Oil Context Weekly (W38)
Crude price gains ease on macro unease but the curve continues to steepen; Russia threatens to further upend the refined products market with a ban on diesel and gasoline exports.
In case you missed it, I had the pleasure of participating in the International Energy Forum’s (IEF) inaugural Oil Market Analysis Webinar, a new series diving into major differences and changes in the official outlooks published by the IEA, OPEC, and EIA. You can watch a free recording here.
Every week, I summarize developments in flat crude prices, calendar spreads, high-frequency inventories, refined products, and positioning data as well as a taste of the themes I’ve been thinking about or following closely.
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Flat Prices traded sideways to down as crude continues its efforts to consolidate above $90/bbl amidst bearish macro sentiment; both Brent and WTI eased by ~$0.25/bbl on the week, although WTI managed to close ever-so-slightly above $90/bbl.
Calendar Spreads widened into steeper backwardation, signaling strong spot and near-term fundamentals in the face of that selloff in flat prices.
Inventories data was caught between draws in ARA Europe and builds across Singapore and the US—even in the US, this headline build was driven by less valuable “other oils” vs. a return to draws across core liquids (i.e., crude, gasoline, diesel).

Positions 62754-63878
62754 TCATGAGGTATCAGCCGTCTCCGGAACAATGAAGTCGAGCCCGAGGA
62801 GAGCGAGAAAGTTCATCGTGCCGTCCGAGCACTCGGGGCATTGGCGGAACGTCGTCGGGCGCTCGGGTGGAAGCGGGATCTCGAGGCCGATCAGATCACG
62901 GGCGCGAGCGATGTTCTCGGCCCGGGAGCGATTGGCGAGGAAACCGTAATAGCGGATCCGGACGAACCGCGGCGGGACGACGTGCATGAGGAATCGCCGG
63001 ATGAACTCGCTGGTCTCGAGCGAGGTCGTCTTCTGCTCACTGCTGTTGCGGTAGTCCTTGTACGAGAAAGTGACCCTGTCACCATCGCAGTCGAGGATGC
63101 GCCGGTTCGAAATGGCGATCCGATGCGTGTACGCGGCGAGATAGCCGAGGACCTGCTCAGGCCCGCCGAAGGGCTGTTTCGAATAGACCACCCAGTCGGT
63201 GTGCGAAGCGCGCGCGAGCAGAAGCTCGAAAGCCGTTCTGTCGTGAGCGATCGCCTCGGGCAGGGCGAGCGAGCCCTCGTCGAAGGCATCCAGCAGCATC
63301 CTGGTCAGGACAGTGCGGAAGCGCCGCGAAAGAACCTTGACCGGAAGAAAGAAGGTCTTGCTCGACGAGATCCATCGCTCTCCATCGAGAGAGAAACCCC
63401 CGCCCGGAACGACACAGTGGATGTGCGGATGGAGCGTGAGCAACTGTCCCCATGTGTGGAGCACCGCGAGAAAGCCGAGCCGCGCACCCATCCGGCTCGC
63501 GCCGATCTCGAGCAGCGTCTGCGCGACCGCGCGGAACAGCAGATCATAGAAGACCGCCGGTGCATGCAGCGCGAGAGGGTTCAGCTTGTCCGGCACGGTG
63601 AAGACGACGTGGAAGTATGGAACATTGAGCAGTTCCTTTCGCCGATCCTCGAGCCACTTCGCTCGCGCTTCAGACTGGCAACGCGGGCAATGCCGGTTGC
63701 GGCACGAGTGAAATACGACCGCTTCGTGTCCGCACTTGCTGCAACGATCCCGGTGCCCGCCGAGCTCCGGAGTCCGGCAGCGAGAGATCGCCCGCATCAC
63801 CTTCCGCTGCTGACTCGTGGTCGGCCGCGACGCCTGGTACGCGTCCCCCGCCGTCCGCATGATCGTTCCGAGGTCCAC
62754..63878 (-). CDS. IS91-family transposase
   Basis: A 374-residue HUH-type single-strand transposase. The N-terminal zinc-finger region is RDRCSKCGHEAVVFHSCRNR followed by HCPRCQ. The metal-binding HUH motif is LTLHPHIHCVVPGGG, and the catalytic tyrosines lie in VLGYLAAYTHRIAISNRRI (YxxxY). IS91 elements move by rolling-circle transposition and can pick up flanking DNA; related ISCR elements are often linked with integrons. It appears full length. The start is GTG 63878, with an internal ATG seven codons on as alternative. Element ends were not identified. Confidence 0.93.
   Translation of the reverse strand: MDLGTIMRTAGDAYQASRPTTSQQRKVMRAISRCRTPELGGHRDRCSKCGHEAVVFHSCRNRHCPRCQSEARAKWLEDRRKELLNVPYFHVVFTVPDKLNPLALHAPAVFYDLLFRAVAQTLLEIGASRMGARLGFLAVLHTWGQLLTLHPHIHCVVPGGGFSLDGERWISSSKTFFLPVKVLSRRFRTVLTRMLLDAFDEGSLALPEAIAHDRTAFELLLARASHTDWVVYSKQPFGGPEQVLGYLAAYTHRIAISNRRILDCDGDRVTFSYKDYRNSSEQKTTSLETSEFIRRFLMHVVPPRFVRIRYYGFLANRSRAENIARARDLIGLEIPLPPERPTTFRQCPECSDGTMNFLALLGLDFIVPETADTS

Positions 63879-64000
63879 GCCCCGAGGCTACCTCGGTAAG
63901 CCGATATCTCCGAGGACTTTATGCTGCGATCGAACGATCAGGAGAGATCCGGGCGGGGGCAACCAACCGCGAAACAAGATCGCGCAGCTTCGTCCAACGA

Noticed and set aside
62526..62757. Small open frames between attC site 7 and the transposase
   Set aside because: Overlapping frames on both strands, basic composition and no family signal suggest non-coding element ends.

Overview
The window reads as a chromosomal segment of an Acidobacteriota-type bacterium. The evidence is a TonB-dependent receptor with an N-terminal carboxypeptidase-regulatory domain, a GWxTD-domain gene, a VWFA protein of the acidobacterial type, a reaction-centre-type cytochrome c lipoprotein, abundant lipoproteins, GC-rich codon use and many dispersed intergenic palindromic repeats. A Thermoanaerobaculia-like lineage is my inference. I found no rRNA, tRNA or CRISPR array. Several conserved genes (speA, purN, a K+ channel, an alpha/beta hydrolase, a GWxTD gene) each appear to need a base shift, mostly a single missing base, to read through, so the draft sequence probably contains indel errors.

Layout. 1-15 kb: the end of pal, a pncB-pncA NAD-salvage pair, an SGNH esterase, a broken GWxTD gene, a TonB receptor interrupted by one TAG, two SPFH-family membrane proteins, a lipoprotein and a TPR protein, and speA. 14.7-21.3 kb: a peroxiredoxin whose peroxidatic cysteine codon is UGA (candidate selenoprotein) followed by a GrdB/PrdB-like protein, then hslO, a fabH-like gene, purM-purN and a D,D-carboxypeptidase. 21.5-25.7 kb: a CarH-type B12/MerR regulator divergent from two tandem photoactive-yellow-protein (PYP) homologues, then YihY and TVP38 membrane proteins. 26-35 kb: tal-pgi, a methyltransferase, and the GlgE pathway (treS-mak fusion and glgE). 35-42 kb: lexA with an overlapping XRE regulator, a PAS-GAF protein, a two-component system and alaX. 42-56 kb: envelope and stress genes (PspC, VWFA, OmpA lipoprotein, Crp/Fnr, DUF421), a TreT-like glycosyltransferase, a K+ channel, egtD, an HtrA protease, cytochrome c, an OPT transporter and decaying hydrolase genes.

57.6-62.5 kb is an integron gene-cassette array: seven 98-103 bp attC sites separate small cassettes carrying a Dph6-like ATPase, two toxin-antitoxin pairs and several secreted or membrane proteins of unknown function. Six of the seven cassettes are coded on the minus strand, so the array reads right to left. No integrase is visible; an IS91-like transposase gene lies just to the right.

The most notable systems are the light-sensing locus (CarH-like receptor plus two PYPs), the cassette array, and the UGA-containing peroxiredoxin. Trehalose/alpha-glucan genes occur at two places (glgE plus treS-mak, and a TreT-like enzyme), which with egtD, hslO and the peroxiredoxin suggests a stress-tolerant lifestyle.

Refined Products eased back vs. crude, with crack spreads narrowing slightly across the board despite the news of Russia’s export ban; the rollover in fuel oil cracks points to a shift from crude quality concerns toward seasonal maintenance-related constraints.
Positioning data revealed that speculators were net crude buyers this past week-through-Tuesday, pushing the spec position as a share of total open interest back up to its highest level since the summer of 2021; these frothy sentiment keeps near-term positioning risk to the downside, and likely explains some of the barrels struggles over the past few days.
As Well As the bearish optimism of the Fed, Russia’s ban on the export of gasoline and diesel, a fake SPR headline gone viral, and the vibe of the World Petroleum Congress.